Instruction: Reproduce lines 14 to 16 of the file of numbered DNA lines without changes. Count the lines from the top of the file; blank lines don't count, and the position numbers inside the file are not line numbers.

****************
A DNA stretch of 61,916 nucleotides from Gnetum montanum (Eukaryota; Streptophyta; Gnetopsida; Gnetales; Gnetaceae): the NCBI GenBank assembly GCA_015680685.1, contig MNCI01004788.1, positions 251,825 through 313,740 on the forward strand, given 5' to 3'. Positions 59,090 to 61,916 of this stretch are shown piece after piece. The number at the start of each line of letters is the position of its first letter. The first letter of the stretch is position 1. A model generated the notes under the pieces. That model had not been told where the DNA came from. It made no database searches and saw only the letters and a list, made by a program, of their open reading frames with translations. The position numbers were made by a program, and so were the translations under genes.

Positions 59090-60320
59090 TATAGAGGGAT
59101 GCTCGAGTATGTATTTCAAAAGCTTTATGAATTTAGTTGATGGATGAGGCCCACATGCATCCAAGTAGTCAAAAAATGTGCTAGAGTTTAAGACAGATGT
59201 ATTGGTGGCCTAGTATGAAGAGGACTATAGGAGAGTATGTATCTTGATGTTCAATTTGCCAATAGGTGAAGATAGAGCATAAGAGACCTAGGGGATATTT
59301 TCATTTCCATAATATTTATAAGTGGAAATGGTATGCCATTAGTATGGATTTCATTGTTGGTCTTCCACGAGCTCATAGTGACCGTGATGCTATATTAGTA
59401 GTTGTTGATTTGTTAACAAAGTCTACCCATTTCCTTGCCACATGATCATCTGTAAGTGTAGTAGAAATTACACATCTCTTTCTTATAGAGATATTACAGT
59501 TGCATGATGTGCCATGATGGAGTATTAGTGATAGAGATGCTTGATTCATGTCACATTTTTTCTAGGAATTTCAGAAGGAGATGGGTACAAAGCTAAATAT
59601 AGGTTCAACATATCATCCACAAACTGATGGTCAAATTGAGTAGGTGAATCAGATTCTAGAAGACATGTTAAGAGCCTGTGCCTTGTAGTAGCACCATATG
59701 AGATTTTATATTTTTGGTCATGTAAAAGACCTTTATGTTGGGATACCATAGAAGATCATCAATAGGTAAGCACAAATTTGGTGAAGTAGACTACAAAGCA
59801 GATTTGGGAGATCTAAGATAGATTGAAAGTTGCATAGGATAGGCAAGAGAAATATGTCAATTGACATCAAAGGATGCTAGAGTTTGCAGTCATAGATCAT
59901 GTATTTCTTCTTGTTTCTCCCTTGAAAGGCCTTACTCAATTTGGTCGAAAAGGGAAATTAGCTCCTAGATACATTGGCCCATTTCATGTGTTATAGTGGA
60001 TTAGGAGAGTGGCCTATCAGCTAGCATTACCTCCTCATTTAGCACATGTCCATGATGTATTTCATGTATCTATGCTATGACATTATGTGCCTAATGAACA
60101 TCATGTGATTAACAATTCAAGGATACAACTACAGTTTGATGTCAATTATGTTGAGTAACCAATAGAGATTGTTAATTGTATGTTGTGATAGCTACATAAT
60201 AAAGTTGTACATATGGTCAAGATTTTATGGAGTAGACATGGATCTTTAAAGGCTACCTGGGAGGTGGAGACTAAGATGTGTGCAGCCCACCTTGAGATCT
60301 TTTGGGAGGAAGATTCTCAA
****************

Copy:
60101 TCATGTGATTAACAATTCAAGGATACAACTACAGTTTGATGTCAATTATGTTGAGTAACCAATAGAGATTGTTAATTGTATGTTGTGATAGCTACATAAT
60201 AAAGTTGTACATATGGTCAAGATTTTATGGAGTAGACATGGATCTTTAAAGGCTACCTGGGAGGTGGAGACTAAGATGTGTGCAGCCCACCTTGAGATCT
60301 TTTGGGAGGAAGATTCTCAA